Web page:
Workers at the Paducah Gaseous Diffusion Plant are not in immediate risk of radiation exposure, according to a Department of Energy (DOE) final report released Oct. 20. The report confirms preliminary findings released in September.
The report also concludes that neither DOE nor the contractor, Bechtel Jacobs, has conducted effective oversight of environment, safety and health (ESH) performance or ensured that all DOE and regulatory requirements are met at the Kentucky complex.
In addition, two of Paducah's early major cleanup efforts to remediate "Drum Mountain" and to characterize the waste unit beneath it are in significant jeopardy, the report concluded.
The first phase of the investigation ordered in August by Secretary of Energy Bill Richardson in response to allegations of improper ESH practices and worker exposure to cancer-causing plutonium and other transuranics covered activities at the plant since 1990. This initial phase was designed to provide Richardson with a timely assessment of the status of environmental protection, worker and public health and safety, and to guide the department's plans for any necessary corrective action.
"The final report largely confirms the preliminary findings we reported to Congress last month and confirms that current operations do not present an immediate risk to workers or the public," said Dr. David Michaels, the agency's assistant secretary for environment, safety and health. "The investigators documented a number of weaknesses that perpetuate the risks and hazards of legacy operations and that the department needs to fix. These are not insurmountable problems."
The report contains new, detailed results of environmental samples collected from groundwater, surface water and soil or sediments. The types and levels of contamination detected in samples analyzed independently were generally consistent with the site's past environmental monitoring results.
Issuance of the report followed a six-week investigation, including two weeks of on-site activities. The 20-member team of ESH professionals and technical experts conducted more than 100 interviews with managers and workers. The team observed work activities, inspected plant facilities, sampled and analyzed groundwater, surface water, sediment and soil, conducted radiological surveys and reviewed hundreds of documents.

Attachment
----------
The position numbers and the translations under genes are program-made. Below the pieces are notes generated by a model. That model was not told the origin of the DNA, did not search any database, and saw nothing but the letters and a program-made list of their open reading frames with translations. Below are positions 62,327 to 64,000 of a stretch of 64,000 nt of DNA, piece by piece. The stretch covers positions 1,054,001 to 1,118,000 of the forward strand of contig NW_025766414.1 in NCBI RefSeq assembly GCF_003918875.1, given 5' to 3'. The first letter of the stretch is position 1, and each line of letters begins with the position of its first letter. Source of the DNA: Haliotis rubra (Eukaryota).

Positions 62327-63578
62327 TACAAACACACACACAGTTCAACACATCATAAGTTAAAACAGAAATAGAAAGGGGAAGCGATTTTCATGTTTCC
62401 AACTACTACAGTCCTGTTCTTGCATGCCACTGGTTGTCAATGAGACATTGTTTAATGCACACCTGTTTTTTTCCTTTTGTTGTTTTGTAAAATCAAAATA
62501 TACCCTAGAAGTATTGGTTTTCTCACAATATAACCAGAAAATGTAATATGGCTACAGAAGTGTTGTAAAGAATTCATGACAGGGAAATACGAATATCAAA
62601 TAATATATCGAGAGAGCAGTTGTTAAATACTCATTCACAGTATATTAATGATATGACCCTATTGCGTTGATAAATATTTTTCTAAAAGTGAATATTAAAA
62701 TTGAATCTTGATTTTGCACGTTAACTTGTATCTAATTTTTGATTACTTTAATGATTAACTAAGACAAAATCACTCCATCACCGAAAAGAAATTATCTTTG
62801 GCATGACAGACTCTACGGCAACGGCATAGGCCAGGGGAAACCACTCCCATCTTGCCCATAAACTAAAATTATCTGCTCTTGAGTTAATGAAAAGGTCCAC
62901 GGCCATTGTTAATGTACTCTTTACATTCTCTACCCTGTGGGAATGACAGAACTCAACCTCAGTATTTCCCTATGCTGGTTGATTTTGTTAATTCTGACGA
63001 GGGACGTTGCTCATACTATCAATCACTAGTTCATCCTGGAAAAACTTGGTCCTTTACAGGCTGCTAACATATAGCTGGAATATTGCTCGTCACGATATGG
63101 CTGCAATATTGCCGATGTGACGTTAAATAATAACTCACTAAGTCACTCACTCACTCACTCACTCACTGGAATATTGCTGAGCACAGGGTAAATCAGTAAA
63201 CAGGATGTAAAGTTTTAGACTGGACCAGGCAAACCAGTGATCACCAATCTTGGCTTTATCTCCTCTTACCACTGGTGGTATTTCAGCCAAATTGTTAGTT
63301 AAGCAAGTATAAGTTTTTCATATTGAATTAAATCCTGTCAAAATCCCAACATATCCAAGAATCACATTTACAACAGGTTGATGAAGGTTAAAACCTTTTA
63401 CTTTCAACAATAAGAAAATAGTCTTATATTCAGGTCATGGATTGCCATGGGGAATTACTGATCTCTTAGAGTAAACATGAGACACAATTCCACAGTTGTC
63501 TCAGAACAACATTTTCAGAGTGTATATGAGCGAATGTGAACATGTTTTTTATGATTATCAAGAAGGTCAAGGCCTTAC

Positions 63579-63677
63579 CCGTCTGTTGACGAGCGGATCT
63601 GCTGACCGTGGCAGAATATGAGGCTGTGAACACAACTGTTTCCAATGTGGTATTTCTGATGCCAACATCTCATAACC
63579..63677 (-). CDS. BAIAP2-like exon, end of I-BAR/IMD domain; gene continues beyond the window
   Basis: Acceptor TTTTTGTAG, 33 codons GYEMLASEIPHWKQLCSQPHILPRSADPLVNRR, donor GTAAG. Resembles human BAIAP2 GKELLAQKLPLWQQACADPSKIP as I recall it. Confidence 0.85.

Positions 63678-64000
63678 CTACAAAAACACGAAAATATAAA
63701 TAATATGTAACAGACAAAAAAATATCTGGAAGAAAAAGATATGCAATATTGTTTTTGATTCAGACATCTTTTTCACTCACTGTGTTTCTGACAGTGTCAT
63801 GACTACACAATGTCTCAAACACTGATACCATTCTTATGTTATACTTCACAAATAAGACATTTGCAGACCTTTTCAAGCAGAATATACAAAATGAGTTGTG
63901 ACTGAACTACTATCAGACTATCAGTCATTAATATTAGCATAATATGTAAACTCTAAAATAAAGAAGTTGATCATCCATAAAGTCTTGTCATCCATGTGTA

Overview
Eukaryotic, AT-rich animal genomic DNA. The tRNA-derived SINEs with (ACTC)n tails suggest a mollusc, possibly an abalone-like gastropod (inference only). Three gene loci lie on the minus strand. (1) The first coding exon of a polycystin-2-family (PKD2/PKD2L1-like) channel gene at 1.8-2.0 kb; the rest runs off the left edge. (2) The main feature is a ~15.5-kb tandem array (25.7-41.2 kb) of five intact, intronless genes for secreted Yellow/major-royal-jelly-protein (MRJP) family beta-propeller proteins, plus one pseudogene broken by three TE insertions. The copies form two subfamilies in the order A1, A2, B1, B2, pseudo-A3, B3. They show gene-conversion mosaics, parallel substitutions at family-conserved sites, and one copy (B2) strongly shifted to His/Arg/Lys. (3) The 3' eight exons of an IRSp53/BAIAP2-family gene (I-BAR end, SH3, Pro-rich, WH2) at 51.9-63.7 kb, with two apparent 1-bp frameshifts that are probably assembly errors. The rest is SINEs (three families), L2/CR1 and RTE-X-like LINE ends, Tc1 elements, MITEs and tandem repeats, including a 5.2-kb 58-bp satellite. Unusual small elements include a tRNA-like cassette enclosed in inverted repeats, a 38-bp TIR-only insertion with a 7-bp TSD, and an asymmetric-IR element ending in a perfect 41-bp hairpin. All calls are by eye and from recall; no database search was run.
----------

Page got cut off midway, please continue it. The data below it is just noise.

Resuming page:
In the environmental area, the team noted that the Paducah plant operates in compliance with the Federal Facility Agreement between EPA and Kentucky and has made extensive efforts to characterize major sources of groundwater contamination and protect the public from that contamination. At the same time, the team noted that there has been limited progress in isolating or remediating the numerous sources of off-site contamination.
The report points out that funding for cleanup has been much less than requested. Thus, little progress has been made toward final cleanup, such as remediating "Drum Mountain" (contaminated scrap metal) and characterizing the waste unit beneath it.
The team also noted that the radiological protection program has been improved since 1990, with the addition of staff and establishment of numerous controls such as dosimetry, bioassay and contamination controls. Despite these improvements, however, the program requires a higher level of discipline, formality and rigor to provide workers with maximum protection. The team found that improvements are needed in establishing, maintaining and following procedures, particularly for work performed by subcontractors.
In addition, the team said criticality safety hazards in DOE material storage areas have not been characterized, analyzed and resolved, even though they were identified more than two years ago. This poses a potential hazard to workers in surrounding areas.
As a result of the report's conclusion that DOE and Bechtel Jacobs need more effective oversight of ESH performance, the department and the contractor are working to implement the recommendations in the investigative team's report. The actions include:
- Criticality safety hazards DOE last week began characterization and removal activities for the first DOE Material Storage Area (DMSA) associated with seismic upgrades at the Paducah plant. This activity is being conducted using established safety procedures.
- Oversight The department has assigned facility representatives at Paducah on an interim basis. Two full-time facility representatives stationed at Paducah will provide regular surveillance of operations and safety practices. Also, the department is establishing a program for ESH oversight at Paducah.
DOE program managers responsible for oversight of the Paducah plant are required to develop and submit a corrective action plan, addressing each of the report's findings, within 30 days. Progress on implementing the corrective actions will be monitored by the oversight staff within the Office of Environment, Safety and Health.
The investigation team has returned to Paducah to conduct the second phase of the investigation, which is focused on the full range of ESH issues at the plant from its inception in the early 1950s. More than 150 current and former workers are being interviewed to learn more about where recycled uranium may have been used most, whether workers were told and how they were told, and the types of protection given to workers.
The Phase II investigation is expected to be completed by the end of the year and will guide the department's medical monitoring efforts. Similar Phase I and II investigations will be conducted at the Portsmouth (Ohio) Gaseous Diffusion Plant and the former Gaseous Diffusion Plant in Oak Ridge, Tenn.
The Phase 1 final report is available on the Internet at http://tis.eh.doe.gov/portal or by calling DOE"s Paducah site office at (270) 441-6830.